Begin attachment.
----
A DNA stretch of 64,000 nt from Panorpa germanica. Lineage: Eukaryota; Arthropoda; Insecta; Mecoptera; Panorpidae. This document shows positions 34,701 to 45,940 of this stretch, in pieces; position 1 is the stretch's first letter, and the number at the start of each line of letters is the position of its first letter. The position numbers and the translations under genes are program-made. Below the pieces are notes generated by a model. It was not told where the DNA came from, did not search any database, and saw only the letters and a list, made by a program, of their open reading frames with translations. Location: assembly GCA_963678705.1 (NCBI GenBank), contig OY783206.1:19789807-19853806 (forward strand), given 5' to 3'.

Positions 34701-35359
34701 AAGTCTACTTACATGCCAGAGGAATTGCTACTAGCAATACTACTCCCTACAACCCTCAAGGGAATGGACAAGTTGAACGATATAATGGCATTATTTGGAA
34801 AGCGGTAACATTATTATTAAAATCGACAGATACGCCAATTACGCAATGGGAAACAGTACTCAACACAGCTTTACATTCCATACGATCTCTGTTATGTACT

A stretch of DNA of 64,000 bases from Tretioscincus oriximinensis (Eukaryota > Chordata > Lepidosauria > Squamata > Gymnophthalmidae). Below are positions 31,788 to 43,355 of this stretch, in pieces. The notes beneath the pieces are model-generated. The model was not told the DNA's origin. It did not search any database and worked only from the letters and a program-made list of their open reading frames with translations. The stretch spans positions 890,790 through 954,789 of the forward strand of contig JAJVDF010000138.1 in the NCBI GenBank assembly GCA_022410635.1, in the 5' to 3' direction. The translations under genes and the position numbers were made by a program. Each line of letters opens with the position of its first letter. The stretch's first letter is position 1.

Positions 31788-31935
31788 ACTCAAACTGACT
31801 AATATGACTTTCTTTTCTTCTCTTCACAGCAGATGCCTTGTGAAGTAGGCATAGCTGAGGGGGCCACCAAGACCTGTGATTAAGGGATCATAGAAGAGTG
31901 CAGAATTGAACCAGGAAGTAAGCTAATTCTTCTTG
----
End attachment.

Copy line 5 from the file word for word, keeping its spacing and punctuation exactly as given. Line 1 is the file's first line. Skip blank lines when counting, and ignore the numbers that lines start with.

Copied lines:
A stretch of DNA of 64,000 bases from Tretioscincus oriximinensis (Eukaryota > Chordata > Lepidosauria > Squamata > Gymnophthalmidae). Below are positions 31,788 to 43,355 of this stretch, in pieces. The notes beneath the pieces are model-generated. The model was not told the DNA's origin. It did not search any database and worked only from the letters and a program-made list of their open reading frames with translations. The stretch spans positions 890,790 through 954,789 of the forward strand of contig JAJVDF010000138.1 in the NCBI GenBank assembly GCA_022410635.1, in the 5' to 3' direction. The translations under genes and the position numbers were made by a program. Each line of letters opens with the position of its first letter. The stretch's first letter is position 1.